The Royal Family on Saturday paid their final respects to the Duke of Edinburgh at St George’s Chapel, Windsor.
The funeral, attended by just 30 family members in order to adhere to coronavirus restrictions, highlighted Prince Phillip’s “unwavering loyalty” to the Queen alongside his “courage, fortitude and faith” in serving the country and the Commonwealth, Bishop David John Conner, the Dean of Windsor said.
The Duke who died on April 9 at the age of 99, was the longest serving royal consort in British history following his retirement from official duties in 2017.
Ahead of the service on Saturday morning, the Duke’s coffin was moved from the Private Chapel at Windsor Castle where he had been lying in rest, to the State Entrance.
The procession to St George’s Chapel for the 3pm ceremony began at 2.45pm, with the Duke’s coffin carried on a Land Rover that he helped modify and design.
Members of the Royal Family including Princess Anne and Prince Charles followed the coffin on foot, while the Queen travelled at the back of the procession in a state Bentley, escorted by a lady in waiting.
The procession route was lined with military representatives including the Royal Navy, Royal Marines and the Royal Air Force. More than 700 military personnel took part in the funeral proceedings.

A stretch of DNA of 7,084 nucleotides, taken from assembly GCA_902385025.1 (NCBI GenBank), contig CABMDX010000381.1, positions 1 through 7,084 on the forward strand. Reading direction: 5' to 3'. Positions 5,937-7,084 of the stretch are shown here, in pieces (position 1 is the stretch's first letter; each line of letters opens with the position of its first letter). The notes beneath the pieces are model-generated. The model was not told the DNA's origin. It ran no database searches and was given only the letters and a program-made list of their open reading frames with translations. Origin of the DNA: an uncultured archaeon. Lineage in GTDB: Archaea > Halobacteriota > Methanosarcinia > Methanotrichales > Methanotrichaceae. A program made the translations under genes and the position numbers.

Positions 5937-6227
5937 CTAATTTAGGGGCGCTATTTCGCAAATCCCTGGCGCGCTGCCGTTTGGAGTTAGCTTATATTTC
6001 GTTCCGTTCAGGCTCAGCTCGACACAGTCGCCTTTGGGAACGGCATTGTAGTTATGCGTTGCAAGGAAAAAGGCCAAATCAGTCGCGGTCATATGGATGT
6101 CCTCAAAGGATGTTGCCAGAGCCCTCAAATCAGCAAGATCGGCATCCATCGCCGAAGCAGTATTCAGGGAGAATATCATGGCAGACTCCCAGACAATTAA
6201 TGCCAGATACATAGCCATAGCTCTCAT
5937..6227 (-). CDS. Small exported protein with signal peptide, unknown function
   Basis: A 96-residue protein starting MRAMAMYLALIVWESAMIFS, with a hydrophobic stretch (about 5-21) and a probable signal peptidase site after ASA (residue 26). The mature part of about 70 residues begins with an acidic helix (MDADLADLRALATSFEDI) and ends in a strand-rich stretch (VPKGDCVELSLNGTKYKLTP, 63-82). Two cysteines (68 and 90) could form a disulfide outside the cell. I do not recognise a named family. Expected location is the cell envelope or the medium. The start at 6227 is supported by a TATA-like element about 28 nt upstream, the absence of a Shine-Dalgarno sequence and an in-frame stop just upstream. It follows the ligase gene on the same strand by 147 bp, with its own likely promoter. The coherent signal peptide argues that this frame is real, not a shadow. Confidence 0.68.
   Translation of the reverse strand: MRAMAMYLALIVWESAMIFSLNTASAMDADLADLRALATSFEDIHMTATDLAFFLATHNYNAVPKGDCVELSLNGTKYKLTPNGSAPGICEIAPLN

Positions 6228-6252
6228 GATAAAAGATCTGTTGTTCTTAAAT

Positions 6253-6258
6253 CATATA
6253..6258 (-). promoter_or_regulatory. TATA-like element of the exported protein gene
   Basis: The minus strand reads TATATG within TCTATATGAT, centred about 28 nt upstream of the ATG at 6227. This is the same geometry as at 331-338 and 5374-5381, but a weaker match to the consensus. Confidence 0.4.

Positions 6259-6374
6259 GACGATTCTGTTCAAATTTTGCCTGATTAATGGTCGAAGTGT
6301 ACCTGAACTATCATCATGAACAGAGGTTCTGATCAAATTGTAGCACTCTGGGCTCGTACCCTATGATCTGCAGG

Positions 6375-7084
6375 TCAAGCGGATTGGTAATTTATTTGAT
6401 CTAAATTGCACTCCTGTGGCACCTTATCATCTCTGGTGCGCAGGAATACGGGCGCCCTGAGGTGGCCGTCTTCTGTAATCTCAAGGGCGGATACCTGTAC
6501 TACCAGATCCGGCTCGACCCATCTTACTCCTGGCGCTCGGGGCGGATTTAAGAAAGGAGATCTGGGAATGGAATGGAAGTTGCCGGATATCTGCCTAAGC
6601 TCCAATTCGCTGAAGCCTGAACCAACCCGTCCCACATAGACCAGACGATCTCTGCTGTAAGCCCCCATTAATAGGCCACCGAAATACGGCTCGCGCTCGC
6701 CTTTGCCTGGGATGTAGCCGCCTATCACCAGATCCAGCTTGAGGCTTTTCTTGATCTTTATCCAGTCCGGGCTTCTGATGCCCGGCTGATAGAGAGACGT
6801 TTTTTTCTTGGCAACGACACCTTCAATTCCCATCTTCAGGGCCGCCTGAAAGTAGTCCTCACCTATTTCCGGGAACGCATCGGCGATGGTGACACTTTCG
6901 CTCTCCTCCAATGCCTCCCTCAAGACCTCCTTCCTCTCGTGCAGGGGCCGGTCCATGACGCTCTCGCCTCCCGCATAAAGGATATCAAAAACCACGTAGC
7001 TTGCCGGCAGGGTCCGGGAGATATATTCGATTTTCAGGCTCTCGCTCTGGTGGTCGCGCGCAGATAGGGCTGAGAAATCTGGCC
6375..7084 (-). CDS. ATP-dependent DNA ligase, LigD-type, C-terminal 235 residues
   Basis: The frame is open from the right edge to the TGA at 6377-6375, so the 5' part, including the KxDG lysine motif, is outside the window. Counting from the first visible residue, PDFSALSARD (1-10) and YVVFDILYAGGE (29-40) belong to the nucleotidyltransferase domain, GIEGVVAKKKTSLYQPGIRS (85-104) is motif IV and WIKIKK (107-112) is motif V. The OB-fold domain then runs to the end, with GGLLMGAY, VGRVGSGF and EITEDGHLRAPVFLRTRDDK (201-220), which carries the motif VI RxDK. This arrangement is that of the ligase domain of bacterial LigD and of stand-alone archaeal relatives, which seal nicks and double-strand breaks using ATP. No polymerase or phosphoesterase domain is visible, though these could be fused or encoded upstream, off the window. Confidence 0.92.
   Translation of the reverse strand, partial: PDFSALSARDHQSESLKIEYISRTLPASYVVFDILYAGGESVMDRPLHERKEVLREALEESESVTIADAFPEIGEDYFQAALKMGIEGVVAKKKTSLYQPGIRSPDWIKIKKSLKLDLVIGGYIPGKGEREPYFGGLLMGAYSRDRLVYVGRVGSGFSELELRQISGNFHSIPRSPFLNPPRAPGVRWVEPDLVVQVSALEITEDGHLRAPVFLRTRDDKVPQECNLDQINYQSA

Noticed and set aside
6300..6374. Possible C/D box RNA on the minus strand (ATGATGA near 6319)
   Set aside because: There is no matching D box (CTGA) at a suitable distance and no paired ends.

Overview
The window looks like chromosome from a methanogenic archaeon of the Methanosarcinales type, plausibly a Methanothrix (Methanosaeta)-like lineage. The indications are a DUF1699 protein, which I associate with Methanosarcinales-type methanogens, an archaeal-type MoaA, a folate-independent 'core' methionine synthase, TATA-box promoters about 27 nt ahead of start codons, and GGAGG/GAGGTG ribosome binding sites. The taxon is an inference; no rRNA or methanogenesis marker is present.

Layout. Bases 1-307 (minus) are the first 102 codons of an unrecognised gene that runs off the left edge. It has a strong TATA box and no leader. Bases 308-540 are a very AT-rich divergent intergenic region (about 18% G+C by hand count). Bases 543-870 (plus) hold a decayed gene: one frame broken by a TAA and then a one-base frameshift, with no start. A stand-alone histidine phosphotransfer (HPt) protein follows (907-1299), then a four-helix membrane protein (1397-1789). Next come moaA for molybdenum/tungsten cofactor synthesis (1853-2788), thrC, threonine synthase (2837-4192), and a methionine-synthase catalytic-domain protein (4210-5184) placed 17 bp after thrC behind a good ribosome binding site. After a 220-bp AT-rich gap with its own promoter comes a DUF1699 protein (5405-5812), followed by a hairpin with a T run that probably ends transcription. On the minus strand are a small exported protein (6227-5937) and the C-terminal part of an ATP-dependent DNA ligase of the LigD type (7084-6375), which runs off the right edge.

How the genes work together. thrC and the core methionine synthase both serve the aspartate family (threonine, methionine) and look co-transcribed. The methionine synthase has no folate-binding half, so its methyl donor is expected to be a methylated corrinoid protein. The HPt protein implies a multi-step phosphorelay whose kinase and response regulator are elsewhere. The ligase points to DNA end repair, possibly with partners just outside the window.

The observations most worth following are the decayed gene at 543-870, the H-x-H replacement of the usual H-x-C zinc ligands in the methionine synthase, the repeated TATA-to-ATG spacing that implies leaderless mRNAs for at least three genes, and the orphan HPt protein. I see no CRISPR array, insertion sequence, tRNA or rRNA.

The service, which began after a national minute of silence, paid tribute to the Duke’s lifetime of service and was conducted by the Dean of Windsor. The Archbishop of Canterbury, Justin Welby pronounced the blessing.
Speaking during the bidding prayers, the Dean of Windsor said: “Our lives have been enriched through the challenges that he has set us, the encouragement that he has given us, his kindness, humour and humanity”.
The Archbishop of Canterbury reflected on the Duke’s “faith and loyalty” as well as his “high sense of duty and integrity”.
Buckingham Palace said that while some elements of the funeral plan had to be modified, the overall structure of the day had been in line with the Duke’s wishes.
No eulogy or sermon was read out during the service. However, a choir of four sang pieces handpicked by the Duke, including a 19th century hymn Eternal Father, Strong to Save by William Whiting, which has links with the Royal Navy.
The 30 guests at the chapel included the Queen and Camilla, the duchess of Cornwall, alongside Princes William Prince Harry. The family did not wear military attire but opted for day dresses and morning coats with medals.
Members of the congregation wore masks and sat socially distanced, in line with coronavirus regulations. The Queen sat alone during the service.
The public were also encouraged not to pay their respects in person but to follow coverage of the funeral on television or radio.
Following the service, which lasted for around 50 minutes, the Duke’s coffin was lowered into the Royal Vault.